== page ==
Up to £580k could be needed to tackle historic building's dry rot
- Credit: copyright: Archant 2013
Murderers and bandits learnt their fate within its walls, but an historic Norfolk building is facing a reckoning of its own - unless a dry rot problem is tackled.
For 186 years, the courtroom in Norwich's Shirehall was where justice was served on those accused of crimes across the county.
The wood-panelled Victorian courtroom, in the Grade II listed building in Market Avenue, closed its doors in 1988.
But it got a new lease of life in 2013, when a £75,000 refurbishment saw it restored to its original condition.
It has since been used for 'living history' performances, as well as for public and private events.
However, the original Victorian fixtures and fittings are in danger of dry rot - and Norfolk County Council's Conservative-controlled cabinet has agreed to make £580,000 available to tackle the problem.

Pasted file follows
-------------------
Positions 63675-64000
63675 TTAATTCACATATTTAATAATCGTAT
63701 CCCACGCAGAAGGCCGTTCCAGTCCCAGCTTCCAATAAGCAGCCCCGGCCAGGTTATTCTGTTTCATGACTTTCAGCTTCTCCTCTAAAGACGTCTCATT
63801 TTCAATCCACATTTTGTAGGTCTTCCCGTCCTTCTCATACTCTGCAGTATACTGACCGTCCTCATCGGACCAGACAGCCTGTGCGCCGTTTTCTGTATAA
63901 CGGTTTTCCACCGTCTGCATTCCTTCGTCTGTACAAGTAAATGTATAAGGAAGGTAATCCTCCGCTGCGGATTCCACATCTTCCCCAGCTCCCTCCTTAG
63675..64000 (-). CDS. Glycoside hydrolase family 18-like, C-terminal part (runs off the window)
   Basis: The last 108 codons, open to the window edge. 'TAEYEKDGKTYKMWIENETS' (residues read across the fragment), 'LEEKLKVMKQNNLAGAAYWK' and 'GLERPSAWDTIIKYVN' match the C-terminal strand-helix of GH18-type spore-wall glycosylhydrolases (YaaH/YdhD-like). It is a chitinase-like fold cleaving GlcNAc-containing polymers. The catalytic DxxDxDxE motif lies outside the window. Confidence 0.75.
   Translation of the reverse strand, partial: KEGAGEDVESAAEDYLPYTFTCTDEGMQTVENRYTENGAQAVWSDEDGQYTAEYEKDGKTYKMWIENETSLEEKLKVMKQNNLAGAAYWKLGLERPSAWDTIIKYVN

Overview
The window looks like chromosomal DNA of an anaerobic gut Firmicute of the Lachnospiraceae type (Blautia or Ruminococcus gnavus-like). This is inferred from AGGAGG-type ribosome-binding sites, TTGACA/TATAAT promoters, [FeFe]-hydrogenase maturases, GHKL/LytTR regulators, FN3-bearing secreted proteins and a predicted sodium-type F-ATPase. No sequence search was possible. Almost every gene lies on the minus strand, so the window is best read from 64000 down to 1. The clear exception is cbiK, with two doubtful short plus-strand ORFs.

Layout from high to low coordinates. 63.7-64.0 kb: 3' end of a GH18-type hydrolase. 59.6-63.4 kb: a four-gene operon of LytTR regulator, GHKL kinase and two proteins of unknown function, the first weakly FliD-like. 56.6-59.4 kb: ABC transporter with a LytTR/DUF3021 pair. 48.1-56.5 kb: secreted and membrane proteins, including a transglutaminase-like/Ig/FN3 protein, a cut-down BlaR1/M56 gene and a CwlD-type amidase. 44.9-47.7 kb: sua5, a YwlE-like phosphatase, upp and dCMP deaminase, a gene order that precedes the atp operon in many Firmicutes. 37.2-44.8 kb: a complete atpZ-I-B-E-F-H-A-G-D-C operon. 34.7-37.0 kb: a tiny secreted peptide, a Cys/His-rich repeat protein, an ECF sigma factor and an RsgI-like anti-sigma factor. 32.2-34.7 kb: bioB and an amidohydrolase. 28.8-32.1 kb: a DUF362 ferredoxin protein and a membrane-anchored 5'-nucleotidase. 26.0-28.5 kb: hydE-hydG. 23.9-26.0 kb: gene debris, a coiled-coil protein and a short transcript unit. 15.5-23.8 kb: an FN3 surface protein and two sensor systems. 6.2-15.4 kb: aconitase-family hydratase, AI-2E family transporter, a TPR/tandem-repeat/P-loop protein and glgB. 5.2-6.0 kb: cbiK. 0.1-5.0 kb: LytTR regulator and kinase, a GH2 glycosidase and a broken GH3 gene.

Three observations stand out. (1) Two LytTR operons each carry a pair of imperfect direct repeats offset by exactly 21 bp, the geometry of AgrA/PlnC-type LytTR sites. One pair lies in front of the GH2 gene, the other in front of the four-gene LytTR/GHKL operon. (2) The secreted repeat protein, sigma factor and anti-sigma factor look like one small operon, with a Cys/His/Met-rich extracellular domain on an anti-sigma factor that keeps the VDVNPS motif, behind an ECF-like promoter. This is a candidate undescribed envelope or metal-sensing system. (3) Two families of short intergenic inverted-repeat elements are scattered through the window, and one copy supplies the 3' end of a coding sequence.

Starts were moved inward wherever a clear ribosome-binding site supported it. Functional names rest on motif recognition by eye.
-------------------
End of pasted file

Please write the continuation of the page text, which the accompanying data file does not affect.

Dry rot is caused by a fungus called Serpula lacrymans, which causes decay and deterioration of timber.
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It is not yet clear how much of the £580,000 will be needed to deal with the problem.
A council spokesman said: "Signs of dry rot were originally discovered in 2019.
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"Upon further investigation, it was clear that the this extensive enough to require a more detailed survey so we are working with a dry rot specialist to find out what work required.
"We anticipate it will need a partial replacement of roof timbers and the affected wooden window frame but the exact details will come from the final survey report.”
The bulk of the cash comes from £600,000 which was, only last month, set aside to pay for potential repair work at a museum in King's Lynn.
But the council says it only needs to spend £20,000 for surveys at Lynn Museum for now, so have switched the rest of the cash to the Shirehall dry rot issue.
A spokesman said: "The funding was allocated to King’s Lynn Museum in anticipation of the site needing future repairs.
"While this is still likely to be the case, the only immediate need is to fund ongoing survey and monitoring of the building’s structure over the next two years.
"In the meantime, Shirehall is likely to need work much sooner so the reallocation of capital funding will allow this to be commissioned without unnecessary delays.”